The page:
(first published in Homeless Link’s Connect Magazine, May 2011. Note: this is an abridged version of the Grace and Truth with Homeless People paper)
Mind the gap
Homelessness is just one area of social care where there are tensions between the larger state funded organisations and smaller community based initiatives. On the one side you have agencies commissioned by local authorities to run hostels, larger day centres, coordinate outreach and also increasingly to address ‘street life’ activity and associated anti-social behaviour. On the other side there are many smaller community organisations, often still church-based, running drop in sessions at church halls, lunch clubs, night shelters and a wide range of more informal support services.
There is a gap between the two approaches to working with homeless people is, more than ever, in danger of widening and deepening. The recent furore over Westminster Council’s proposed ban rough sleeping and soup runs in the Victoria area are the perfect case in point. Some larger state funded agencies have come out in support of Westminster’s proposed byelaw whilst some of the most vocal opposition has come from churches. Over recent weeks a passionate debate has taken place on TV, radio in the press and especially on-line – often represented as a debate between harsh enforcement versus indiscriminate compassion. It was a prime example of the polarising that so easily breaks out when discussing the best approach to helping homeless people.
One of sad aspects is how both sides lapse into caricature of each other. Churches are patronised as naïve do-gooders, locked in an ‘old school’ approach which is simply out of date and inappropriate. Larger agencies are depicted as having sold their soul to the lure of government funding and have become tools of state control.
This gap is damaging and needs bridging. Why? Because the gap does no good to the actual people who should be at the centre of this issue – the homeless people we are seeking to help.
Resources to bridge the gap
It is an interesting historical fact that most homelessness agencies, whether large or small, have Christian roots. The Salvation Army and Connection at St Martin’s are obvious examples, but dig deeper and you realise that Centrepoint and Shelter were also established by committed Christians.
I think this ‘Christian DNA’ that exists within many homeless organisations can provide important resources when it comes to bridging this gap – because Christian theology has much to say about human transformation. I realise that the very mention of theology runs a risk of causing many readers, whether Christian or not, to switch off. Surely theology is the last thing we need – surely it smacks of narrow dogma, arcane debates and irrelevance?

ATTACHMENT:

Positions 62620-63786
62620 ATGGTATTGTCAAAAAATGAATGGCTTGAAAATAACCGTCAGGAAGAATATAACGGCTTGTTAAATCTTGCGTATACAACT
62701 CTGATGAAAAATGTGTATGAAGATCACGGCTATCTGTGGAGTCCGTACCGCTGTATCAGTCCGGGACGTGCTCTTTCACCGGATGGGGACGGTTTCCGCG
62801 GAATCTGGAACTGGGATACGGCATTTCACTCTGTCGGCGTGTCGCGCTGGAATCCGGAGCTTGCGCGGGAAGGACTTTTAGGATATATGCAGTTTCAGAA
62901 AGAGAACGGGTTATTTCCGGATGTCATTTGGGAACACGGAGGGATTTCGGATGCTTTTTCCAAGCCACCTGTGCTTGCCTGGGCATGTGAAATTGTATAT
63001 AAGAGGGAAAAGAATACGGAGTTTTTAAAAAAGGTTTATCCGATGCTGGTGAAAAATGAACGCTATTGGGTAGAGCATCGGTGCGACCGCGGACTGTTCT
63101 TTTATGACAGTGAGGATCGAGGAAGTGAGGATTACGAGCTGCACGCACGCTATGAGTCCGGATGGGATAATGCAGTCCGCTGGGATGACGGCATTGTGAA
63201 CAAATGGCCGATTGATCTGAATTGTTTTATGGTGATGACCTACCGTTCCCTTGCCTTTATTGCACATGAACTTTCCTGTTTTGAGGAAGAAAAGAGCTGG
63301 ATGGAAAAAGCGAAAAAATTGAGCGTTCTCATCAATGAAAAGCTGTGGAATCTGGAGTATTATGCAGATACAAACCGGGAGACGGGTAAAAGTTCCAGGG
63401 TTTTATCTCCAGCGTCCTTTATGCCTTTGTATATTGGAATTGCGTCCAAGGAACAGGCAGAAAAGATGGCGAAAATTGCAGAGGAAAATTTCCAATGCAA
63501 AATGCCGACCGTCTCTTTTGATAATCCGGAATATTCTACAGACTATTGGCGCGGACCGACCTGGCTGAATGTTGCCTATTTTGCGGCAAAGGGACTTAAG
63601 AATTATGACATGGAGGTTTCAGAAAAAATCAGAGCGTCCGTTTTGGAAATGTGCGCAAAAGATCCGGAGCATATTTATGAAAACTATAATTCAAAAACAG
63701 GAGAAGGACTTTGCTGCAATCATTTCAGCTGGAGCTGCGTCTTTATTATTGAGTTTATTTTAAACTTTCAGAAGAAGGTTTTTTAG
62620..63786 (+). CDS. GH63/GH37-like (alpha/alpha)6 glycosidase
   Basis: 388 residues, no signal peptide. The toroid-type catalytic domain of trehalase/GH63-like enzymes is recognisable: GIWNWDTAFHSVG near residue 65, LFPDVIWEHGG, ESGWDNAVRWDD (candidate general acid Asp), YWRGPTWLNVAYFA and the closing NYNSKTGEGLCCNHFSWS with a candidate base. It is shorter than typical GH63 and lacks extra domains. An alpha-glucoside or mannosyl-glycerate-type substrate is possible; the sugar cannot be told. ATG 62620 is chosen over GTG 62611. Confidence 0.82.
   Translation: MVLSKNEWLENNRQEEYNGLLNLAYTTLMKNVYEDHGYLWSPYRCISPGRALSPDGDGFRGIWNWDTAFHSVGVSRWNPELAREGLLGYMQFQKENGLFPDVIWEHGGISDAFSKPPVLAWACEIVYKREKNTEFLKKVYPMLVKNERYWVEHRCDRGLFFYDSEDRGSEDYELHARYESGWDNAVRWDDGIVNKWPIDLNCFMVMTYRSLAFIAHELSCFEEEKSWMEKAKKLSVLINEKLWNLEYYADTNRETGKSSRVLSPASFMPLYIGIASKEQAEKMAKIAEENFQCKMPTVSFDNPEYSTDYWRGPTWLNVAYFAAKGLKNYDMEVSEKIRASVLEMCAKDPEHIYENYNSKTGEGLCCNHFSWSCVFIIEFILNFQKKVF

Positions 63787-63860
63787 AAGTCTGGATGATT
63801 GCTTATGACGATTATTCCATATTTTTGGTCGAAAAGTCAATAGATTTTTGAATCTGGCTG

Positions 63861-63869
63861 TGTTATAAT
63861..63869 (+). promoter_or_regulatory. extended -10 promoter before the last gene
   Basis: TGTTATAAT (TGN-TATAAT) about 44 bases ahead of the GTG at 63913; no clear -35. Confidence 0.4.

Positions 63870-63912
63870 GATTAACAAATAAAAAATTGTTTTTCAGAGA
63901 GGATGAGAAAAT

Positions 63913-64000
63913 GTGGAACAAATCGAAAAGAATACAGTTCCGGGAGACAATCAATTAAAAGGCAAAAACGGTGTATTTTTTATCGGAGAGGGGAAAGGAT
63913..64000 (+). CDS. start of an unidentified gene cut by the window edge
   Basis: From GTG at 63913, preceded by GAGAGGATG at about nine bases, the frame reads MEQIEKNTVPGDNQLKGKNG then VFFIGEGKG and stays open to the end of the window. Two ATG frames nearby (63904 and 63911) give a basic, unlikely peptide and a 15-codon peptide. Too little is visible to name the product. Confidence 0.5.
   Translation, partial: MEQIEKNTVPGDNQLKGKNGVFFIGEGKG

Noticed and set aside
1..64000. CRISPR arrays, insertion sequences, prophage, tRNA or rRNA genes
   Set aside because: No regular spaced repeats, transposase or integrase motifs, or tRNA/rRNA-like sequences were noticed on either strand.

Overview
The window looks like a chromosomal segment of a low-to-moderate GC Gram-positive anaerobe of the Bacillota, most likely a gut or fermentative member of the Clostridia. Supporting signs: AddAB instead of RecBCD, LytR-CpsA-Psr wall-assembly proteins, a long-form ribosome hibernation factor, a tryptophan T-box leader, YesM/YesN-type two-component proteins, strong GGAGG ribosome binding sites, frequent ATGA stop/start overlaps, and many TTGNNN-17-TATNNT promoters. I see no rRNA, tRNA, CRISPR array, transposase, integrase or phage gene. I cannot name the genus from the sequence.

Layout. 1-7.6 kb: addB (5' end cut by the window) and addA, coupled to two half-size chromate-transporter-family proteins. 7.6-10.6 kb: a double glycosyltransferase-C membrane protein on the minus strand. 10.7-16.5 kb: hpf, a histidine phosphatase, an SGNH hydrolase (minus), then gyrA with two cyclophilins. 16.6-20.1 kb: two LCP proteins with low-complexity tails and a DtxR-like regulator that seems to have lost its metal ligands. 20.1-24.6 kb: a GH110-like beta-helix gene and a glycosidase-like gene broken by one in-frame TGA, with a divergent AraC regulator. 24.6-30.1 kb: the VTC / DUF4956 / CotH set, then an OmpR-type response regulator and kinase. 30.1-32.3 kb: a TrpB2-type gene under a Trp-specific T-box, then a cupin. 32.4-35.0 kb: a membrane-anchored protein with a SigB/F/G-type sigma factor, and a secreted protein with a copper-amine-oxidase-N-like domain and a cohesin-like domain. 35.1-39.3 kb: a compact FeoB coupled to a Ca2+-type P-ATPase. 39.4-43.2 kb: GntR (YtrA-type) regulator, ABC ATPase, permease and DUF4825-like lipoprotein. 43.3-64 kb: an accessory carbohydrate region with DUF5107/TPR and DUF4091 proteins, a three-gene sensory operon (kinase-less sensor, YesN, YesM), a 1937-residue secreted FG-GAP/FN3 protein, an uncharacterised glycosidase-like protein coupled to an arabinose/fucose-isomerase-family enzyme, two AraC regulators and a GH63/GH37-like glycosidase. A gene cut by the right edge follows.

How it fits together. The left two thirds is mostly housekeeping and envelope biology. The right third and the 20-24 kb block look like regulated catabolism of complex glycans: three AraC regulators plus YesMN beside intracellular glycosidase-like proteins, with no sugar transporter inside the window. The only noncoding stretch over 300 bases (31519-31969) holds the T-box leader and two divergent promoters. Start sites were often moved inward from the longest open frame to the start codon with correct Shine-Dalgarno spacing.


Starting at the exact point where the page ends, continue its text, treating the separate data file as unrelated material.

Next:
Well, sometimes it does. But that does not mean it should.
In this article I want to use the two theological concepts of grace and truth as a framework for the discussion. One of the ways that Jesus’s is described in the Bible is that he was ‘full of grace and truth’ (John 1:14) and I believe these two themes are very relevant to practical work with homeless people. The chart below sets out some of the inherent tensions that many of us work within.
Emphasis on grace Emphasis on truth
Unconditional acceptance Enforcement of rules
Giving another chance Maintenance of boundaries
Showing compassion Administering justice
Providing support and care Challenging and empowering
Upholding legal rights Encouraging personal responsibility
Voluntary and charitable Professional and statutory services
Managing these issues will always be an on-going tension rather than a dichotomy because all transformative work with vulnerable people requires a certain amount from both sides of the chart.
The destructive potential of grace detached from truth
Just over ten years ago I was Manager of a sixty-bed cold weather shelter for young homeless people in Soho. After a few days of opening we would see our residents begging right outside the hostel, using our duvets to give the impression that they were rough sleepers. We used to overhear them saying that ‘they could not afford any of the hostels round here’ and that ‘no one would help them’ to people who stopped to talk with them. Often the passers-by listened with real concern and would hand over cash. The only people who really benefited from this exchange were Soho’s many crack and heroin dealers.
The ease of getting money through begging was not a neutral factor – it undermined the positive work we were trying to do. I will never forget the response of one honest resident who we were urging to stay in one evening and get involved in an event we had organised. As he was leaving he turned and said to me “I’ll tell you what, if you get members of the public to walk through the hostel lounge and drop fivers and pound coins in my lap – then I’ll stay in”.
There is no doubt that members of the public were trying to help these young people and show grace to them – but what they were doing was not actually helping them. In many ways the problem was one of truth – because the young people were presenting a false picture of their situation. And this meant that on the street they could easily receive the last thing they needed – an incentive to remain in the downward spiral of addiction and helplessness.